Field Officers have been positioned across the Goulburn Murray Valley as part of a coordinated approach to protecting the region against Queensland Fruit Fly (QFF). The deployment of several regional Field Officers allows for the immediate management of fruit fly hot spots as they occur.
Goulburn Murray Valley Regional QFF Coordinator Ross Abberfield said the regional QFF trapping program had detected a significant upsurge in fruit fly numbers during December, and indications suggested the increase would continue through January and February. “The appointment of Field Officers results in a considerable bolstering of existing resources and is an important element in protecting the region from fruit fly through coordinated area wide pest management,” he said.
The officers have been funded through the Victorian Government’s Managing Fruit Fly Regional Grants program and were deployed at the beginning of January 2018. Mr Abberfield said vigilance was required from the whole community in order to protect the region and its horticulture industry from the pest.
“Under laboratory conditions, each female fruit fly can lay up to 2000 eggs, which, in the field can translate to approximately half that number. Those offspring can breed another generation in less than a month if suitable host fruit and weather conditions exist, resulting in rapid population increases,” he said.
In order to prevent townships becoming breeding grounds for fruit fly, anyone who grows fruit trees and vegetables should inspect their ripening produce and correctly dispose of contaminated fruit and vegetables before the larvae turns into breeding adults. “Any fruit and vegetable in the home garden that has been infested with fruit fly should be destroyed by placing it in the freezer or microwave, or alternatively by placing it in a sealed plastic bag and leaving it in the sun for 5-7 days to kill any maggots prior to disposal,” Mr Abberfield said.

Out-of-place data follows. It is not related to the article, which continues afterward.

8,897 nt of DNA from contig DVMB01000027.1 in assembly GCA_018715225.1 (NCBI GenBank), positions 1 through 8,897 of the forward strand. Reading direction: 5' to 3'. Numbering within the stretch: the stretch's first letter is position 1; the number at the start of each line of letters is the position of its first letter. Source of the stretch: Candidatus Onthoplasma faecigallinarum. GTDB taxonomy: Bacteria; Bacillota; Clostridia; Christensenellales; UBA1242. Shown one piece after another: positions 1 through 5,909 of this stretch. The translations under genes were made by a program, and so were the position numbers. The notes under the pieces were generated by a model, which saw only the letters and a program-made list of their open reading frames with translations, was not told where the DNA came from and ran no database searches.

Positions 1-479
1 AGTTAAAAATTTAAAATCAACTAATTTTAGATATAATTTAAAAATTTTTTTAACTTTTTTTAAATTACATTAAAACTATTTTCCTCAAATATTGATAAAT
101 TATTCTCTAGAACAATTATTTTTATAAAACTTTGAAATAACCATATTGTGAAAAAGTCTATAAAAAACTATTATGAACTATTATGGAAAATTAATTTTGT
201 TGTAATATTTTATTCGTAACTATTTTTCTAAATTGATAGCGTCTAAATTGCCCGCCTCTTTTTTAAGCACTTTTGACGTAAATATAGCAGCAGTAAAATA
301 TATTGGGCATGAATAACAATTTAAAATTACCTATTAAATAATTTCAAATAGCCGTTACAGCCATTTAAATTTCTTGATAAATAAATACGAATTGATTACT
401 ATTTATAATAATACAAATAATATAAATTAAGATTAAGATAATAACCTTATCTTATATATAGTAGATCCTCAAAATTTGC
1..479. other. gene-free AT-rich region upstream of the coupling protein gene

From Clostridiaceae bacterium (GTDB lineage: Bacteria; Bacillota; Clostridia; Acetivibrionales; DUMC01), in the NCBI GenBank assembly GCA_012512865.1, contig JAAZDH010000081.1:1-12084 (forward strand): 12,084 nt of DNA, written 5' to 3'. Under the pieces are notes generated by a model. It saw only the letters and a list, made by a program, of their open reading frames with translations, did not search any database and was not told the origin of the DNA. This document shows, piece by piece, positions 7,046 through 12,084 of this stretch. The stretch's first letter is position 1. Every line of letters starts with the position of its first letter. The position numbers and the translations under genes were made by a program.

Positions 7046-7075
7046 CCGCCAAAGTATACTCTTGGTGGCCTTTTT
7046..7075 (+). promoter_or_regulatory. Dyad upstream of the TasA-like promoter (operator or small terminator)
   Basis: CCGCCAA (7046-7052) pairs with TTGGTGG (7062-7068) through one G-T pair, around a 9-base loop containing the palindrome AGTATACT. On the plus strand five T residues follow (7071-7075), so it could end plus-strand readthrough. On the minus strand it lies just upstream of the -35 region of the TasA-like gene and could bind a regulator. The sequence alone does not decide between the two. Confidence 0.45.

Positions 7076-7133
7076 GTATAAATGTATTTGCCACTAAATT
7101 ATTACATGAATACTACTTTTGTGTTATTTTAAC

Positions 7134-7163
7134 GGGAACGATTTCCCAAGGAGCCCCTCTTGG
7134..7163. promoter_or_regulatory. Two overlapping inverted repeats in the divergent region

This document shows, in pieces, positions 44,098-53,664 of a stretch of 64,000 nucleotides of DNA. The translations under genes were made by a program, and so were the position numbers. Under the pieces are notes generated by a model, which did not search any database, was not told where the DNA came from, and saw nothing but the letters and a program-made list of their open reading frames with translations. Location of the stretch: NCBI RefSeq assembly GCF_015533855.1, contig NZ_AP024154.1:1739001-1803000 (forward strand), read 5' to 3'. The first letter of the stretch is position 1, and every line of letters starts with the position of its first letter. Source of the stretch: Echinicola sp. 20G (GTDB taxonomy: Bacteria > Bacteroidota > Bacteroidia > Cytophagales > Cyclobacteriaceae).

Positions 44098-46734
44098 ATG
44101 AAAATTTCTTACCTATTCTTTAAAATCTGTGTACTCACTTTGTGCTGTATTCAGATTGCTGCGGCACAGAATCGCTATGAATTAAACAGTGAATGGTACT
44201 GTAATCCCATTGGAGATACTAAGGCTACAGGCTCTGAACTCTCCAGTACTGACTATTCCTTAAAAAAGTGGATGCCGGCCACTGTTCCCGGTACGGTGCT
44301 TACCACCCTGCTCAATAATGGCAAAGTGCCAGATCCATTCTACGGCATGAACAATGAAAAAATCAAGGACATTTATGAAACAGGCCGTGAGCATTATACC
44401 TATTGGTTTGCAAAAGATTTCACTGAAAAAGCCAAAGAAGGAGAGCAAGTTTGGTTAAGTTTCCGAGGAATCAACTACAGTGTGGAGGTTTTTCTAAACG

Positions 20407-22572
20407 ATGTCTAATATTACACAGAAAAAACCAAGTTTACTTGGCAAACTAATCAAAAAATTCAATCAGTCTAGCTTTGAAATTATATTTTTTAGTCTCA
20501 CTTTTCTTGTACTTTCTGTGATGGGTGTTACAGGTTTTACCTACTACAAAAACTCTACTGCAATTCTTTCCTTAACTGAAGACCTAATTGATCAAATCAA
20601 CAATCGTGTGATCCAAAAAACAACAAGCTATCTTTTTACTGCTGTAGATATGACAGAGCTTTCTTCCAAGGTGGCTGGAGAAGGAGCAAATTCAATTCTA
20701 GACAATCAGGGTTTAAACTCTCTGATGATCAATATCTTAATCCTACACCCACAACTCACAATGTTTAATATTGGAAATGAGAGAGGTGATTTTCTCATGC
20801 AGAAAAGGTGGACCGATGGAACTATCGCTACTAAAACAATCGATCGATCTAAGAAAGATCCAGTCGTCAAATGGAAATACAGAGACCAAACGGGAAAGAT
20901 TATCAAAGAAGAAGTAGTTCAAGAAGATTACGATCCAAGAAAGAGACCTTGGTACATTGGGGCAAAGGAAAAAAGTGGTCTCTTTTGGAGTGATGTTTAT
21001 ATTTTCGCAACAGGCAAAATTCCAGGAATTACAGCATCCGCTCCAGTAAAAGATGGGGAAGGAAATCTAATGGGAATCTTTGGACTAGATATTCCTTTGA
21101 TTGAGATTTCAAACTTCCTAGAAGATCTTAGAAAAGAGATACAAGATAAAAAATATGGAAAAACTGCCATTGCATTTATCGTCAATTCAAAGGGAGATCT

Fruit and vegetables effected by fruit fly should only be disposed of once it has been appropriately treated in order to ensure the pest is not transferred to another location. Home gardeners are asked to apply a range of control methods such as the use of exclusion netting or fruit bagging, traps and insecticide or bait spray where it is considered appropriate. “Home gardeners with host fruit in their garden, yard or vegetable patch should apply a combination of control measures rather than relying on just one action,” Mr Abberfield said.
Property owners with unwanted fruit trees in residential yards have until the end of February to apply to have them removed at no cost through the Urban Fruit Tree Removal Program.
The program has been extended in response to continued high demand and has helped reduce the spread of fruit fly by eliminating potential breeding grounds found in unattended fruit trees and rotten fruit. The free program is available in the Shires of Campaspe, Greater Shepparton, Moira and Strathbogie.
“Queensland Fruit Fly is a serious risk to the region’s multi-million dollar horticulture industry, backyard orchards and vegetable gardens and requires a community effort to stop its spread,” Mr Abberfield said.
For more information about what you can do to help reduce the spread of QFF or the free Urban Fruit Tree Removal program, go to www.gmv-qldfruitfly.com.au or contact your Council’s Customer Service Centre.
Caption: (From left) Goulburn Murray Valley Regional QFF Coordinator Ross Abberfield and newly appointed Field Officer Michael Crisera.